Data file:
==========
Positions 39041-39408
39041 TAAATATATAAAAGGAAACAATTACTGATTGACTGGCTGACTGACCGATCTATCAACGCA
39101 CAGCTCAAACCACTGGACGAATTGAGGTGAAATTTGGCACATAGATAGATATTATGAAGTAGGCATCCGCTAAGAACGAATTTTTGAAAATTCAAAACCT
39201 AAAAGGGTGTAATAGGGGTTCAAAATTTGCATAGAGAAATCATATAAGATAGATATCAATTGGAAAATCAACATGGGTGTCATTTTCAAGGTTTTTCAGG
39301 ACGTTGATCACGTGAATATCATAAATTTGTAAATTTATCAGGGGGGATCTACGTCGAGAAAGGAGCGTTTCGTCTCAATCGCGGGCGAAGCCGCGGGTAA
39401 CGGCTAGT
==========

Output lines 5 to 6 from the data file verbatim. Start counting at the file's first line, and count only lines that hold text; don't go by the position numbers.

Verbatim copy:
39301 ACGTTGATCACGTGAATATCATAAATTTGTAAATTTATCAGGGGGGATCTACGTCGAGAAAGGAGCGTTTCGTCTCAATCGCGGGCGAAGCCGCGGGTAA
39401 CGGCTAGT